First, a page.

BrakeBrake based on Coulomb friction 
This information is part of the Modelica Standard Library maintained by the Modelica Association.
This component models a brake, i.e., a component where a frictional force is acting between the housing and a flange and a controlled normal force presses the flange to the housing in order to increase friction. The normal force fn has to be provided as input signal f_normalized in a normalized form (0 ≤ f_normalized ≤ 1), fn = fn_max*f_normalized, where fn_max has to be provided as parameter. Friction in the brake is modelled in the following way:
When the absolute velocity "v" is not zero, the friction force is a function of the velocity dependent friction coefficient mue(v) , of the normal force "fn", and of a geometry constant "cgeo" which takes into account the geometry of the device and the assumptions on the friction distributions:
frictional_force = cgeo * mue(v) * fn
Typical values of coefficients of friction:
dry operation : mue = 0.2 .. 0.4 operating in oil: mue = 0.05 .. 0.1
The positive part of the friction characteristic mue(v), v >= 0, is defined via table mue_pos (first column = v, second column = mue). Currently, only linear interpolation in the table is supported.
When the absolute velocity becomes zero, the elements connected by the friction element become stuck, i.e., the absolute position remains constant. In this phase the friction force is calculated from a force balance due to the requirement, that the absolute acceleration shall be zero. The elements begin to slide when the friction force exceeds a threshold value, called the maximum static friction force, computed via:
frictional_force = peak * cgeo * mue(w=0) * fn (peak >= 1)
This procedure is implemented in a "clean" way by state events and leads to continuous/discrete systems of equations if friction elements are dynamically coupled. The method is described in:
More precise friction models take into account the elasticity of the material when the two elements are "stuck", as well as other effects, like hysteresis. This has the advantage that the friction element can be completely described by a differential equation without events. The drawback is that the system becomes stiff (about 1020 times slower simulation) and that more material constants have to be supplied which requires more sophisticated identification. For more details, see the following references, especially (Armstrong and Canudas de Wit 1996):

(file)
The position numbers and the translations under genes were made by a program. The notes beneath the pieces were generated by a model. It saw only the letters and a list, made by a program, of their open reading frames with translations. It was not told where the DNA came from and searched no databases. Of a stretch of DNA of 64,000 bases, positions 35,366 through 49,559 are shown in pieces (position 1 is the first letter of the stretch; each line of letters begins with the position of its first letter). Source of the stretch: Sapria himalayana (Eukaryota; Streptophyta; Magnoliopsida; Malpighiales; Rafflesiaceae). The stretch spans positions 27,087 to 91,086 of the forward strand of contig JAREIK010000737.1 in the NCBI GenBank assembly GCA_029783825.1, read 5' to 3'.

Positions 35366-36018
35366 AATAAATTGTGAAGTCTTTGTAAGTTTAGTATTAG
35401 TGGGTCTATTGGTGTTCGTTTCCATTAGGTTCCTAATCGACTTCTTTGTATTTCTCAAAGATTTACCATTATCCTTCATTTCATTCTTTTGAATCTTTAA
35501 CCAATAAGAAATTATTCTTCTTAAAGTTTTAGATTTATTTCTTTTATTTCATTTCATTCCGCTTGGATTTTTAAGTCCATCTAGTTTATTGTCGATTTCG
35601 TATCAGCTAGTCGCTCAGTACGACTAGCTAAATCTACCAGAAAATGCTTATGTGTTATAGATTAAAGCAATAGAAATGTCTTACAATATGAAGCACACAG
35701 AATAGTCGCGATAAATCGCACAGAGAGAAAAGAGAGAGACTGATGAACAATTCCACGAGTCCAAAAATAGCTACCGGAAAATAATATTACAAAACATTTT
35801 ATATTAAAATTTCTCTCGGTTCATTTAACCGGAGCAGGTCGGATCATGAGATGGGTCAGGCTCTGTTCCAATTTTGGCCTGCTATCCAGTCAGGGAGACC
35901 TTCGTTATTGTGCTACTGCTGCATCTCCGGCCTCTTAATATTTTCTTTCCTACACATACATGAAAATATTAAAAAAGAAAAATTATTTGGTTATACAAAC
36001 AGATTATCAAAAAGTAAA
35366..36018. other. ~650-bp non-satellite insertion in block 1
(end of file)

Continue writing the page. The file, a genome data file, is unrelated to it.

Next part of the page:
useSupport 
Value: false Type: Boolean Description: = true, if support flange enabled, otherwise implicitly grounded 

useHeatPort 
Value: false Type: Boolean Description: =true, if heatPort is enabled 
v_small 
Value: 1e3 Type: Velocity (m/s) Description: Relative velocity near to zero (see model info text) 
mue_pos 
Value: [0, 0.5] Type: Real[:,2] Description: [v, f] Positive sliding friction characteristic (v>=0) 
peak 
Value: 1 Type: Real Description: Peak for maximum value of mue at w==0 (mue0_max = peak*mue_pos[1,2]) 
cgeo 
Value: 1 Type: Real Description: Geometry constant containing friction distribution assumption 
fn_max 
Value: Type: Force (N) Description: Maximum normal force 
flange_a 
Type: Flange_a Description: Flange of left shaft 


flange_b 
Type: Flange_b Description: Flange of right shaft 

support 
Type: Support Description: Support/housing of component 

heatPort 
Type: HeatPort_a Description: Optional port to which dissipated losses are transported in form of heat 

f_normalized 
Type: RealInput Description: Normalized force signal 0..1 (normal force = fn_max*f_normalized; brake is active if > 0) 
Modelica.Mechanics.Translational.Examples Demonstrate braking of a translational moving mass 

Modelica.Mechanics.Translational.Examples Demonstrate the modeling of heat losses